Twitter button problem causes “torrent download” confusion – here’s what happened

A few Naked Security readers recently said, “When I read your articles, sometimes a torrent download window pops up. Is this dangerous? Should I be concerned?”

“Torrents” are files shared via the BitTorrent peer-to-peer file sharing system, and they are often associated with piracy and dodginess, so those are pretty reasonable questions.

And Naked Security’s own downloads (e.g. technical reports and podcasts) are served up using HTTP, not BitTorrent, making the questions doubly pertinent.

As far as we’re aware, this was a mistake by Twitter.

It was confusing, and mildly alarming, but there nothing dangerous – just a file served up in the wrong way.

Here’s what seems to have happened.

Usually, our articles have a little “Tweet” button that you can click on to retweet them.

The Tweet button itself comprises an HTML file with the name widgets/tweet_button.html, and when your browser requests that file, Twitter is supposed to send it back directly.

The file includes some JavaScript to deal with the retweeting, some stylesheet formatting data, and an embedded image containing the Twitter birds:

When the HTML file is loaded into a browser, it combines the abovementioned elements to generate a clickable button like this:

Twitter’s mistake appears to have been that its servers sometimes returned a “torrent” link to the HTML file, instead of the file itself.

This caused your browser to pop up a download window instead of displaying the “Tweet” button.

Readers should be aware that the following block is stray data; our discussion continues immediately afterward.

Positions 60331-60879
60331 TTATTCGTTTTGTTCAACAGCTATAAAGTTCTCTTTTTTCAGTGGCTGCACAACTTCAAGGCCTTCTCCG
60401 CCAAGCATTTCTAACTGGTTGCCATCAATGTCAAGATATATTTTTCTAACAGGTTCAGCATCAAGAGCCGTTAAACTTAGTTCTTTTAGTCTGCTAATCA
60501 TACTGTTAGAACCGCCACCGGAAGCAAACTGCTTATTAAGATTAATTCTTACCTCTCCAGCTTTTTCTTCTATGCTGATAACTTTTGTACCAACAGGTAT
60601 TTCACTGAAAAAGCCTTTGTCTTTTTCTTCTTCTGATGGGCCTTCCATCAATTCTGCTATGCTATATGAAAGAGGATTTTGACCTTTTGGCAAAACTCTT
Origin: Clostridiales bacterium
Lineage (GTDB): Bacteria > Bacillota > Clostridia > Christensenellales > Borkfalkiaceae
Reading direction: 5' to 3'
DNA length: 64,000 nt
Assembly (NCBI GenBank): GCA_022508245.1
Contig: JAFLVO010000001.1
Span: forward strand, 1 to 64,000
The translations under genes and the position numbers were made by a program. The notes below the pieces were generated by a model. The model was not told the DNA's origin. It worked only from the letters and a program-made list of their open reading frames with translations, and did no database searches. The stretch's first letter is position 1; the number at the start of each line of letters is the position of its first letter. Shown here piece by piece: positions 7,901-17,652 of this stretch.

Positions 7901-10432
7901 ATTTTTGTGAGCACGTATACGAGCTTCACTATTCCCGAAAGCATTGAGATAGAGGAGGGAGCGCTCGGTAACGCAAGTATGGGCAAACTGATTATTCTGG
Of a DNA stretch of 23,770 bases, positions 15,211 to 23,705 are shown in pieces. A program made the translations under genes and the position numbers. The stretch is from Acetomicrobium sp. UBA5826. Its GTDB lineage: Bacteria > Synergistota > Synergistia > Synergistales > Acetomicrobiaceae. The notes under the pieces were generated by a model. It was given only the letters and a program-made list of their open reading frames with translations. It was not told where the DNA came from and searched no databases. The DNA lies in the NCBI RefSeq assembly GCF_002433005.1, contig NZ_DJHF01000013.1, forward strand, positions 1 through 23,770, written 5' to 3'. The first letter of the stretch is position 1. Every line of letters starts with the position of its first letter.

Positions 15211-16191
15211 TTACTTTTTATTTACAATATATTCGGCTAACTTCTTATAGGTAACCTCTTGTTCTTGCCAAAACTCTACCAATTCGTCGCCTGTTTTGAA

If you had a Torrent downloader installed and had let it go ahead, then the HTML file you were expecting would have been fetched, with the JavaScript, stylesheet and image data inside.

I don’t recommend trusting unexpected torrent downloads, but that is what would have happened: uselessly, of course, and incorrectly, but harmlessly.

But why a “torrent” link, all of a sudden?

As far as we can tell, Twitter uses BitTorrent to distribute files between the servers in its content delivery network, from where they are supposed to go out as regular files.

It seems that for a short while, Twitter very occasionally served up the “torrent” flavour of the file by mistake, not the HTML one.

Lots of websites were affected, not just Naked Security.

As I said above, this download behaviour was incorrect, and useless (though harmless); but as some of our readers found out, it was also somewhere between annoying and alarming.

Twitter has apparently fixed the problem now; we’ve also removed the “Tweet” button from our article pages for the time being.

Our apologies for any confusion.

We hope this article assuages any concerns.


The Naked Security Crew